Knowing Your Audience
Unless you’re designing your web applications for a well-known fixed audience, those pages are probably full of extra content that should grab the attention of sporadic visitors sent to you from search engine portals, as well as ensure that the search engines will correctly classify your content and discover the whole depth and breadth of your web site. The first page of a typical blog site is crammed with content and links designed to persuade visitors to spend some of their valuable time reading this particular page. For example:
- The first page contains a number of blog posts, in hopes that the visitor will be interested enough to scroll down the page.
- Sidebars usually contain a list of recent posts, recent comments, post archive, and listing of categories.
On top of all that, if blog authors produce content in order to get ad-related income, they tend to cram their pages with ads served from various marketing services. Even forgetting about the extra screen real estate lost to ads, squeezing a typical blog site onto the 480-pixel screen width of an iPod or 200-pixel screen width of a mobile phone is close to impossible.
Obviously, you can’t expect to grab the attention of mobile users with a classic web page. You could try rearranging the content a bit to make it fit onto a smaller screen; for example, Apple suggests deploying alternate CSS stylesheets for iPod visitors. (See the section "Optimize for Page Readability" on Apple’s "Resources and tools for developing web apps" page.) However, a much better approach is to redesign your application from scratch to address the needs of a mobile audience.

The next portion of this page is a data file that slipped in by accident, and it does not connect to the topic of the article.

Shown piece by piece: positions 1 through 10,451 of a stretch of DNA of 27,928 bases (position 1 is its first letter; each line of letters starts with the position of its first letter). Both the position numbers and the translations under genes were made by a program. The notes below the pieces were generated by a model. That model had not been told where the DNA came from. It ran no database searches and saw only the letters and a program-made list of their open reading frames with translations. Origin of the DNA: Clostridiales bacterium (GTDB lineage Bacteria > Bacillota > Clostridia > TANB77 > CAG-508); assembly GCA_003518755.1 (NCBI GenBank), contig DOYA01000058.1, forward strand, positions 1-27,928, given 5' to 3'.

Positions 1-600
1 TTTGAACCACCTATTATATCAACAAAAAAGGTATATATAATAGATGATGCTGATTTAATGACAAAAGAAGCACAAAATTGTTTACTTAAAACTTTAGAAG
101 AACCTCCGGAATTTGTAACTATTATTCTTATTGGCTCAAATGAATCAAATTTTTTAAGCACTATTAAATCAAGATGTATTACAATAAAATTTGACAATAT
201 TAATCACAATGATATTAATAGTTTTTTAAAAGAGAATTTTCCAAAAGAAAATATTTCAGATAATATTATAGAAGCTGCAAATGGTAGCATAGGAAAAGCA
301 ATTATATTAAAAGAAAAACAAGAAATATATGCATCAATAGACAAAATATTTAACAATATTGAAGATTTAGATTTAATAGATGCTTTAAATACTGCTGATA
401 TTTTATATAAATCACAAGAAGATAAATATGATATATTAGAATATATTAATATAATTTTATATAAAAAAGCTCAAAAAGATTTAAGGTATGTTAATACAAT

The first decision you need to make is whether you’ll target the mobile version of your web pages to your loyal visitors (to allow them to stay in touch even when they’re on the road), or try to attract new visitors:
- If your primary audience is your existing user base, focus on a stripped-down design that will present as much content as possible on the small screen of a mobile device.
- If you’re targeting new mobile visitors, you’ll need an extremely good designer to help you get the best of both worlds.
To illustrate these concepts, I’ve decided to offer the readers of my XML/XSLT blog a simple user interface that can be used on a variety of mobile devices. Because I’m using a Blogger-hosted blog, it’s easy to get the blog contents in an Atom feed, which is pure XML data with no extra markup—obviously, a perfect scenario whenever you want to repurpose existing content in a new format.
I wanted to test the final user interface in a realistic environment, so I’ve set up a Windows Mobile emulator provided by Microsoft on my Windows XP workstation. If you don’t have a PDA but would like to test my examples in practice, do the following:
- Install the Windows Mobile OS images (download just the images, not version 1 of the emulator).
- Install Virtual PC 2007 (needed to support LAN connectivity of the Pocket PC).
- Install Microsoft Device Emulator 2.0.
- Install Microsoft Loopback Adapter on your Windows workstation and configure Network Address Translation (NAT) on it. (Ben Armstrong’s blog provides complete instructions.)
- Configure the Pocket PC following steps 13–18 from this Microsoft TechNet forum post.